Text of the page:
Co-incident with the increased prosperity of the nation comes the report that colleges throughout the country are having record registrations. At Columbia there are over 2,000 more students than there were last year; at Brown the freshman class exceeds all previous records; at Oberlin the registration limit has been reached; at Wisconsin, at Williams, at the Massachusetts Institute of Technology, record figures are reported. All of which is in harmony with the increased registration of the University.
Pictures of Students at Penn.
An innovation at the University of Pennsylvania Scientific School is the institution of the "Rogues' Gallery." Previous to registering, a student is required to have his photograph taken. By obtaining the pictures of the men and keeping them on file, a more accurate account of the students will be possible. As a precaution, the photographers have promised not to use any of the photographs as clothes advertisements.
Inauguration of President Hopkins.
The past week witnessed the inauguration of Dr. Ernest Martin Hopkins as the eleventh president of Dartmouth College. Twelve hundred delegates from other colleges, invited guests, dignitaries of the state, and members of the undergraduate body attended the exercises. In the morning there was a service in the chapel, after which everyone formed in a parade which was probably the most significant academic procession in the history of Dartmouth. After this came the invocation, and then the inaugural address. In a masterly speech, the subject of which was "The Future of the American College," the new president propounded his own ideas of the functions and the purpose of the college in this country, and of the influence it should exert upon, and the support it should receive from the men whom it has sent forth into the world. In reference to the speech the Dartmouth says, "The entire address seemed an expression of the new president's policy, a forecast of the future of Dartmouth as carried out under the Hopkins administration." Thus a new college president entered upon his term of office.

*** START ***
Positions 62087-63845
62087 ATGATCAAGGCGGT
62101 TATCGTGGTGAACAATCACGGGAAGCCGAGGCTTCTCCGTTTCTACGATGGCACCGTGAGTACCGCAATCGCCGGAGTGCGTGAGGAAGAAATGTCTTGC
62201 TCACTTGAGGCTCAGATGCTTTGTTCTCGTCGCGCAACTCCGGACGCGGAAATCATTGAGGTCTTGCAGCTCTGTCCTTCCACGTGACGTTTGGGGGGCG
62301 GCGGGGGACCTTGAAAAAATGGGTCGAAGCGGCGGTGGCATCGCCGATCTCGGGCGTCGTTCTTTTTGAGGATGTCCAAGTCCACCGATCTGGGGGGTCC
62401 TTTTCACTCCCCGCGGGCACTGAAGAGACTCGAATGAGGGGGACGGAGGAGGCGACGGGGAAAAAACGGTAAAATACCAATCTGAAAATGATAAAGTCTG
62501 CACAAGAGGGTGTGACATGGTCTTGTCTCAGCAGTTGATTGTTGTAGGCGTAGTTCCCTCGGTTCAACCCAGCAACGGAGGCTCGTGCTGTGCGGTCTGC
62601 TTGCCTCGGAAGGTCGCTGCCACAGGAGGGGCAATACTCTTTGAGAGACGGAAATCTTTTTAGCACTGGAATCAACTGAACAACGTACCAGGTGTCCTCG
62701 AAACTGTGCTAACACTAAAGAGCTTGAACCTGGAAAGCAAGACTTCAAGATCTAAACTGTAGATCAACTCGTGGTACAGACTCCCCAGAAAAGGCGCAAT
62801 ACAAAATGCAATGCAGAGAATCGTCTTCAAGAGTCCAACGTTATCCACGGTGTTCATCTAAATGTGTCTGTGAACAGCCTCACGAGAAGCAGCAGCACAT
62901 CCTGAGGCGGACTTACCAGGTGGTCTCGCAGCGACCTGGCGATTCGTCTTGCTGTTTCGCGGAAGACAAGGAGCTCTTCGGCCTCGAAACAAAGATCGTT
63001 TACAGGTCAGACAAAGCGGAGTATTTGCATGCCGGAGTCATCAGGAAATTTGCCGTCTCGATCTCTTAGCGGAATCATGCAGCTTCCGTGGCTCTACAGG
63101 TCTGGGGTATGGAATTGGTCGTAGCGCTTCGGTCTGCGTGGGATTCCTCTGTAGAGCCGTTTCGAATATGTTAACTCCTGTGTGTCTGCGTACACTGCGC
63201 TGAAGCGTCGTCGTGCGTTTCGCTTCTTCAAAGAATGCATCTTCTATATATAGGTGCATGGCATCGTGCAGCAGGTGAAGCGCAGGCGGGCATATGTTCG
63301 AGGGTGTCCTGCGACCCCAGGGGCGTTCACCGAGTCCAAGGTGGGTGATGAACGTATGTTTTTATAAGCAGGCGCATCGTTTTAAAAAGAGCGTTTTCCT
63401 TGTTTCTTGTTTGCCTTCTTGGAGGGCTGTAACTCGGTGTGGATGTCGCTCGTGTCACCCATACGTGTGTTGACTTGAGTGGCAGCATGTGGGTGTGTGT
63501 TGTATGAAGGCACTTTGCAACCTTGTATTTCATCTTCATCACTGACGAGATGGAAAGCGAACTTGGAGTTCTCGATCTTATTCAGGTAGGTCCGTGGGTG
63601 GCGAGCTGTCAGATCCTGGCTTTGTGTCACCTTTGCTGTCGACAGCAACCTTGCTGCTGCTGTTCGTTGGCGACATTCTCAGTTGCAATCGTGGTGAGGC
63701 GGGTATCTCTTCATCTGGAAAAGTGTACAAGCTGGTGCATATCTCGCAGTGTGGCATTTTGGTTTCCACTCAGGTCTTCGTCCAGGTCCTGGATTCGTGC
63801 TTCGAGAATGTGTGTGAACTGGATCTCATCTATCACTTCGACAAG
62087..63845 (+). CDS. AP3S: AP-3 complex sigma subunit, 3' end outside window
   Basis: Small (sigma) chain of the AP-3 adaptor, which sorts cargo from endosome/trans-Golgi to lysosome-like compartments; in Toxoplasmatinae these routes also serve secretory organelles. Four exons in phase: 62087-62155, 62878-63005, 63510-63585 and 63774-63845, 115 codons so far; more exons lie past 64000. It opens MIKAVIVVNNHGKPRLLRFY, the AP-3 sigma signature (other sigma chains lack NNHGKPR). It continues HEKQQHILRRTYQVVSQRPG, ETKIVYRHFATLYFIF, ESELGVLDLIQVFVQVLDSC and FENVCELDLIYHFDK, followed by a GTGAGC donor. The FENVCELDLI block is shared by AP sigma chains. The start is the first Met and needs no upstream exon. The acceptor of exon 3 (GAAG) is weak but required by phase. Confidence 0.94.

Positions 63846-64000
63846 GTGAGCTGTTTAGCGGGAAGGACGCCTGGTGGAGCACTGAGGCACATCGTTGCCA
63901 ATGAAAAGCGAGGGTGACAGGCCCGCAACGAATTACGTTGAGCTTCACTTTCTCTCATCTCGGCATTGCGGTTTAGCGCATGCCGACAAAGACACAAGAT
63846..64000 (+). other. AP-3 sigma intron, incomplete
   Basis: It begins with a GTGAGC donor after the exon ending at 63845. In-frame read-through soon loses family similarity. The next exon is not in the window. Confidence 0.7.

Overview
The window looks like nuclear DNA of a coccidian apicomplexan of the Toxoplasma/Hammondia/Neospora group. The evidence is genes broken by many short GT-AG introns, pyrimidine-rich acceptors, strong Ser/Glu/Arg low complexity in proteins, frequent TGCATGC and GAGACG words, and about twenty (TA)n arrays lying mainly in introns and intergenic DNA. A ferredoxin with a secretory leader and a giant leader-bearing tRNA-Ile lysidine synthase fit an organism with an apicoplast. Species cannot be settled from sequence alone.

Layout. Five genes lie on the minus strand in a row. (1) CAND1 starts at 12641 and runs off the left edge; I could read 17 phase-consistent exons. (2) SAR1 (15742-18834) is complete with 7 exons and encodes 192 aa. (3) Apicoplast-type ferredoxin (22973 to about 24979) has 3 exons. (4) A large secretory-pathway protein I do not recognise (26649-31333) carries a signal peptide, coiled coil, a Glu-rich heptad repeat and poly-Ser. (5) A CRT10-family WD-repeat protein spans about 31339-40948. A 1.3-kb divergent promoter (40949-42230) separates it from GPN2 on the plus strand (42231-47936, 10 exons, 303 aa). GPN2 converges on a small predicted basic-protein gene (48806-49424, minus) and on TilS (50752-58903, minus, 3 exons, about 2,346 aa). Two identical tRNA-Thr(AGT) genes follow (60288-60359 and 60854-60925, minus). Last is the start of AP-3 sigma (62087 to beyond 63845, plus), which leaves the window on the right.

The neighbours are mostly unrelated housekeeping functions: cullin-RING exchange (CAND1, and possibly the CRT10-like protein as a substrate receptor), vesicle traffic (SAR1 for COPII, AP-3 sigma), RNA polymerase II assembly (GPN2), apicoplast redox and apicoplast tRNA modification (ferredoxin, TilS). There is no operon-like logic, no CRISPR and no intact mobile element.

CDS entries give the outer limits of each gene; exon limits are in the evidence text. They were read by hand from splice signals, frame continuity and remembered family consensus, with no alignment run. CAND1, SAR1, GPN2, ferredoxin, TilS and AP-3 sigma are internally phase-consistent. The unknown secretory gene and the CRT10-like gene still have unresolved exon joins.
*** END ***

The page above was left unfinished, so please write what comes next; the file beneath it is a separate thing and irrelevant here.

Dr. Fitch to be at Amherst.
Announcement was made at the annual alumni dinner of Amherst College that Dr. Albert Parker Fitch '00 of Andover Theological Seminary has accepted the chair of Biblical Literature in that institution, beginning with the fall of 1917. Dr. Fitch will also occupy a position as director of religious work of the college in connection with the Christian Association, and will also be college minister. Dr. Fitch, who has been president of Andover Theological Seminary since 1909, has resigned from that position.
Large Endowment Funds at Yale.
According to the annual report of the treasurer just issued, Yale University and its various schools have now endowment funds of $18,431,444.64. Of this amount, $2,256,356.69 was received during the last fiscal year. The university made loans aggregating $13,365.10 to deserving students and received $7,018.95 from students whom it had in past years benefited by loans.
Columbia University was the recipient of gifts amounting to $40,000 and ranging in size from $2 to $7,500, according to announcements made at the first meeting this year of the Board of Trustees.
Iowa University has this year distributed 115 Whitney Carr Scholarships to aid students in securing college educations. The fund from which the scholarships are given is the interest on $50,000.
The class of 1895 at Pennsylvania has turned over to the university $5,000, the interest on which is to be used by the trustees for whatever purposes they deem best.
The Philadelphia Society for Promoting Agriculture has given $1,000 to Pennsylvania University to be applied toward a fellowship in the Veterinary Department.
New Courses Added at Technology.
Engineers in the Massachusetts institute of Technology can now combine their professional studies with courses in practical business administration. The special work of the seniors is widened to include business law, cost accounting, business management and taxation. These courses are given in three sections for the benefit of civil, mechanical and electrical, and chemical engineers.